Vow to try something new this school year – It can be as simple or as complicated as you want to make it. Maybe you want to try a new exit ticket strategy with the students, possibly introduce a totally new unit, or just tweak an existing lesson to make it a little different, new, and refreshing. Whatever it is, go outside of your comfort zone a lot or a little. Change can also come in other ways in your teaching. How about trying a new hairstyle, some new clothes, or even a different lipstick color? Trust me, a little bit of change can go a long way in your classroom. It will help you to get unstuck, see things differently, and feel refreshed. Benjamin Franklin said it best, “Without continual growth and progress, such words as improvement, achievement, and success have no meaning.” So do yourself a favor, make some changes and see the benefits immediately!

What Every Teacher Wishes Parents Understood

I have been a teacher for almost eighteen years now.  I have also been a parent for 13 and a half years of my teaching career.  When I was a young and innocent new teacher, I had these cute little business cards printed up that had a little slogan on the bottom that said, “Parents + Students + Teachers = Success” and back then, I truly believed that.  I still do believe in this equation… for the most part.  But, just as our students have changed over the years, so too have the parents we are interacting with in our profession.  As educators, we have seen the overbearing helicopter parents, the completely non-existent/deadbeat parent, and everything in between.  Parents can be a huge asset to teachers or a huge pain in the ass!

Leave the hovering to the helicopters and let your kids figure things out for themselves - especially when it comes to school.
Leave the hovering to the helicopters and let your kids figure things out for themselves – especially when it comes to school.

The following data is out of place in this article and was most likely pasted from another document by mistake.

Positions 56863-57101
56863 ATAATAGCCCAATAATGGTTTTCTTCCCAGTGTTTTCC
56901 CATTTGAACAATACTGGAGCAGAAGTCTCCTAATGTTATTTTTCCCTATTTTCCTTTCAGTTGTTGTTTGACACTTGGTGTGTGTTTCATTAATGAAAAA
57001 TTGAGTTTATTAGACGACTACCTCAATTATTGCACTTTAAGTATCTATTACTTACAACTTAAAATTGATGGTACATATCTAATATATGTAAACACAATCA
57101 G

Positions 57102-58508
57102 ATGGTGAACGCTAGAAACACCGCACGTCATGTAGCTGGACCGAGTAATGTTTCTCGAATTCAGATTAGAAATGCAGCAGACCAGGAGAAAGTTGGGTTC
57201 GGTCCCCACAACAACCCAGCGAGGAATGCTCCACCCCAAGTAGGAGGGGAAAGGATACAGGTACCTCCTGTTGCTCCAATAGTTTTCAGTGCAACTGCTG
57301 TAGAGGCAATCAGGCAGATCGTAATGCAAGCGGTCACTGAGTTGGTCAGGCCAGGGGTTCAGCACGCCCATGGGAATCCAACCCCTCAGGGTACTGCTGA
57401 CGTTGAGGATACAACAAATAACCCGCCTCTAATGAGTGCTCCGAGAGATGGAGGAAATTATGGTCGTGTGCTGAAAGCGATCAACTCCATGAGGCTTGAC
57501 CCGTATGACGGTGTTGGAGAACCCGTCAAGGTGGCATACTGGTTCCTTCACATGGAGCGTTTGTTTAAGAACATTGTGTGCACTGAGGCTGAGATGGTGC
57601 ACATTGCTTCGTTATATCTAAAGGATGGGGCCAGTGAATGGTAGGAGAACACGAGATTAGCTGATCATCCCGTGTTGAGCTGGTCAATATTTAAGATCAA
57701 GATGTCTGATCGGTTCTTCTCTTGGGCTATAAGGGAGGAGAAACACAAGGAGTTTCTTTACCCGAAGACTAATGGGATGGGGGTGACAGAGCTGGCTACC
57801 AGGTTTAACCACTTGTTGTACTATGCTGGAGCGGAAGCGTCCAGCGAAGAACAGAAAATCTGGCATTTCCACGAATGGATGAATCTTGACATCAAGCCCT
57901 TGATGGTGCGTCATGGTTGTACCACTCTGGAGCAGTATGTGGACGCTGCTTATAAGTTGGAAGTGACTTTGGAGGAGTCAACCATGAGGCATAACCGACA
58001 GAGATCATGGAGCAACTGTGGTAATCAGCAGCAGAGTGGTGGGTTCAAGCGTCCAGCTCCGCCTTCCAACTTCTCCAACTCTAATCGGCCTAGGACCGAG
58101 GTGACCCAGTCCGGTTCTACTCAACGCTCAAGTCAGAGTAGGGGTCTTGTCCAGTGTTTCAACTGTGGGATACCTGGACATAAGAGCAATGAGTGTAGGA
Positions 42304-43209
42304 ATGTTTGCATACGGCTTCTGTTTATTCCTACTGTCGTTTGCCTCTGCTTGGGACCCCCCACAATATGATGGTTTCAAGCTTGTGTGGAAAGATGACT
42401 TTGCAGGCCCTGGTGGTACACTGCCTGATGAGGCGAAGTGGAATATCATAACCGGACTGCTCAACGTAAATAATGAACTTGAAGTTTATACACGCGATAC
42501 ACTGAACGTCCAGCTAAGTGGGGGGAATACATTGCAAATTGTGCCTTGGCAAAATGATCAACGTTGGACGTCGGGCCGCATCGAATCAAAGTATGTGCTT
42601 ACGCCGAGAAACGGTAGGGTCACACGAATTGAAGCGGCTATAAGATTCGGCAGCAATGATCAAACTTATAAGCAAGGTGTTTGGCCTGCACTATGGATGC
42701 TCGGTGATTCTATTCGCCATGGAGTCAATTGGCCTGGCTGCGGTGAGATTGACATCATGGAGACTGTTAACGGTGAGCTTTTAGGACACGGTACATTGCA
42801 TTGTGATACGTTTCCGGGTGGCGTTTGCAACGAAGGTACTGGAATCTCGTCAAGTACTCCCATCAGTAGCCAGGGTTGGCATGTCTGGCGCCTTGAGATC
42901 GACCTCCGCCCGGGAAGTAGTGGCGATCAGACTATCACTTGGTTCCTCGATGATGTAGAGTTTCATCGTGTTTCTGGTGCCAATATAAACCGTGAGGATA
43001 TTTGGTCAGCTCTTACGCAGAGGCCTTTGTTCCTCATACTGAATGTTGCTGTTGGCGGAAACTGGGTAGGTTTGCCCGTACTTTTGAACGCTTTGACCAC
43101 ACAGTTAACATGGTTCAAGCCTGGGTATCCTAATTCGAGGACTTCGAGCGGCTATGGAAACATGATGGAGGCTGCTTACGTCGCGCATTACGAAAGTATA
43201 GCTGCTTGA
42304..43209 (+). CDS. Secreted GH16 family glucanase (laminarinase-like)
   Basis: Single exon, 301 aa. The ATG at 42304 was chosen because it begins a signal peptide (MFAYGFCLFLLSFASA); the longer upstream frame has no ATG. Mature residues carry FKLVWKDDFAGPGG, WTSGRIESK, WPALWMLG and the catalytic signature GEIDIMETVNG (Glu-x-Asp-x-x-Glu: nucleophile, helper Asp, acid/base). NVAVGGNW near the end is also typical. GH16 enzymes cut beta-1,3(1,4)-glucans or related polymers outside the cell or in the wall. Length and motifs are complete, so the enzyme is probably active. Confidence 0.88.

Recently I had the opportunity to speak to a lovely couple who, upon finding out that I am a teacher myself, told me that their daughter is a teacher as well.  They then told me that this next year would be her last year of teaching.  I mentioned that their daughter must be so excited to be on the brink of retirement.  Her parents didn’t share in that excitement, as they lamented that she was retiring earlier than she anticipated because, “she just can’t deal with the demands of the parents anymore.”  They went on to tell me that their daughter adores her students and her students love her, but the parents in their daughter’s school are all too eager to blame the teachers for anything and everything.  Yikes!

Heading into retirement early because parents are forcing you to is no way to end your teaching career.
Heading into retirement early because parents are forcing you to is no way to end your teaching career.

So, what can educators do to make the relationship between home and school stronger and better?  How can we help parents to better understand that as educators, we share the same hopes and desires for their children? We also want to see their children become successful and productive adults one day, and let’s face it – both parents and teachers have a huge role and responsibility in this undertaking.  But, when teachers feel like parents are out to get them or parents feel like teachers aren’t fulfilling their child’s educational needs, there is clearly a breakdown in that precious school to home connection – and the real loser in this all is the child/student.  Teachers and parents must become a united front when it comes to education.

Time and time again, I’ve heard it (and said it), “I just wish that parents understood…” This blanket statement doesn’t usually just stop there, as it becomes a fill in the blank of reasons parents just don’t understand.  While I am well aware that there is an innate and quite intricate relationship between both parents and teachers when it comes to student success, for the purpose of this piece, I will focus on what we as teachers wish parents understood – about us, our job, and their child.